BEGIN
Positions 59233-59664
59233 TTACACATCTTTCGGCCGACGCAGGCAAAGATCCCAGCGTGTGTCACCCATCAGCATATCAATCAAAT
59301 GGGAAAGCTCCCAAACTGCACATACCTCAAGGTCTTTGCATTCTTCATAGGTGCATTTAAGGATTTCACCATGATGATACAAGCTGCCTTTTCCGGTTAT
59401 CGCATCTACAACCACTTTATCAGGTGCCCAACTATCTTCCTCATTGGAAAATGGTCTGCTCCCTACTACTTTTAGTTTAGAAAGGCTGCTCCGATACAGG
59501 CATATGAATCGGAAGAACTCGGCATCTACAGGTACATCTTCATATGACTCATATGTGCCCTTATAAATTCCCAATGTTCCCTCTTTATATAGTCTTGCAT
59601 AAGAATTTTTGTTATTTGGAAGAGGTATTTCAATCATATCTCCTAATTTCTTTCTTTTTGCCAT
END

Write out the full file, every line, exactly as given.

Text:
Positions 59233-59664
59233 TTACACATCTTTCGGCCGACGCAGGCAAAGATCCCAGCGTGTGTCACCCATCAGCATATCAATCAAAT
59301 GGGAAAGCTCCCAAACTGCACATACCTCAAGGTCTTTGCATTCTTCATAGGTGCATTTAAGGATTTCACCATGATGATACAAGCTGCCTTTTCCGGTTAT
59401 CGCATCTACAACCACTTTATCAGGTGCCCAACTATCTTCCTCATTGGAAAATGGTCTGCTCCCTACTACTTTTAGTTTAGAAAGGCTGCTCCGATACAGG
59501 CATATGAATCGGAAGAACTCGGCATCTACAGGTACATCTTCATATGACTCATATGTGCCCTTATAAATTCCCAATGTTCCCTCTTTATATAGTCTTGCAT
59601 AAGAATTTTTGTTATTTGGAAGAGGTATTTCAATCATATCTCCTAATTTCTTTCTTTTTGCCAT